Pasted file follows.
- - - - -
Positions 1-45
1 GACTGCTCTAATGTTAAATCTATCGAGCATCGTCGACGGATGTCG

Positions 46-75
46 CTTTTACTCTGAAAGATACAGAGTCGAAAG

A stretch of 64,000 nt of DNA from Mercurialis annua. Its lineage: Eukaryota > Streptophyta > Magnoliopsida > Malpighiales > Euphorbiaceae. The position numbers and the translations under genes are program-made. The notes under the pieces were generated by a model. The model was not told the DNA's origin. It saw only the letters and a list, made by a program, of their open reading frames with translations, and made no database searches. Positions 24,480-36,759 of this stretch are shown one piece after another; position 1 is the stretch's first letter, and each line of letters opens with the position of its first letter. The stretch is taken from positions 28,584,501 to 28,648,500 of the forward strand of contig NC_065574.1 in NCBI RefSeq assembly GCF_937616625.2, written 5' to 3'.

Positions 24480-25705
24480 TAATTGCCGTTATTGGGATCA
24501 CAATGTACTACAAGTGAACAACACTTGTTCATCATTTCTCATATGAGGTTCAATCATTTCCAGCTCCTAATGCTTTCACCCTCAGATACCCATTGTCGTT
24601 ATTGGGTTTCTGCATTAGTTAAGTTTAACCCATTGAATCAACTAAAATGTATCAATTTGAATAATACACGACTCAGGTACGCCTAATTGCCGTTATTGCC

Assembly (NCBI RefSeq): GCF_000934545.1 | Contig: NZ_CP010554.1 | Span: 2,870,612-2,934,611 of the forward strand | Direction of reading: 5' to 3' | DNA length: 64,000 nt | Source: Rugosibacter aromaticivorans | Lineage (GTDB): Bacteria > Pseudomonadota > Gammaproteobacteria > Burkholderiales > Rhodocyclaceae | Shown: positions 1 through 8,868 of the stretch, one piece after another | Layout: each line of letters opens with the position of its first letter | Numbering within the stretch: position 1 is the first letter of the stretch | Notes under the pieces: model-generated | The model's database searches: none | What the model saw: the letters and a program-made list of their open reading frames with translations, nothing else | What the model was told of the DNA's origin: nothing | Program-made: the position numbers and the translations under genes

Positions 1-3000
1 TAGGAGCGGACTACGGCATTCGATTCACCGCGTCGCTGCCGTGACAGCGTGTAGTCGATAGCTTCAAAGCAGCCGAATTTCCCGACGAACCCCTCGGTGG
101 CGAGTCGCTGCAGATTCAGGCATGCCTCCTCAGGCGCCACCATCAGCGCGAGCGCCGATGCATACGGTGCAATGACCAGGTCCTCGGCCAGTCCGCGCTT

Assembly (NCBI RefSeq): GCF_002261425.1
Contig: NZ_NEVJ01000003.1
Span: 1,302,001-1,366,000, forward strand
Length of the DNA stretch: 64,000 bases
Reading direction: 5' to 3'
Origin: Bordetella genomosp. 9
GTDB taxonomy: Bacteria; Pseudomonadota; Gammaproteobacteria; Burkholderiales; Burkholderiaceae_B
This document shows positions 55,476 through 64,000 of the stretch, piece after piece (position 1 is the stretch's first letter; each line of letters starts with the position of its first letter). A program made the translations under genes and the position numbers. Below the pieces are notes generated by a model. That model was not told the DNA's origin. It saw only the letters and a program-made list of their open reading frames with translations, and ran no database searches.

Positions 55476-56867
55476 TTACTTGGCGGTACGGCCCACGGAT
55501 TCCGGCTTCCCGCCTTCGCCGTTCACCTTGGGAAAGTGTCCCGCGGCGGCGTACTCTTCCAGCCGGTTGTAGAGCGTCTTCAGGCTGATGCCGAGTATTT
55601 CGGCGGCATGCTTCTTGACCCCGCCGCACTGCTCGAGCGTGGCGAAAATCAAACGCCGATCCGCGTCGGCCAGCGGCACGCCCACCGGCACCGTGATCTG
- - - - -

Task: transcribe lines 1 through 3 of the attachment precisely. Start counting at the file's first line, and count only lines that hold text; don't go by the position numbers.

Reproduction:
Positions 1-45
1 GACTGCTCTAATGTTAAATCTATCGAGCATCGTCGACGGATGTCG

Positions 46-75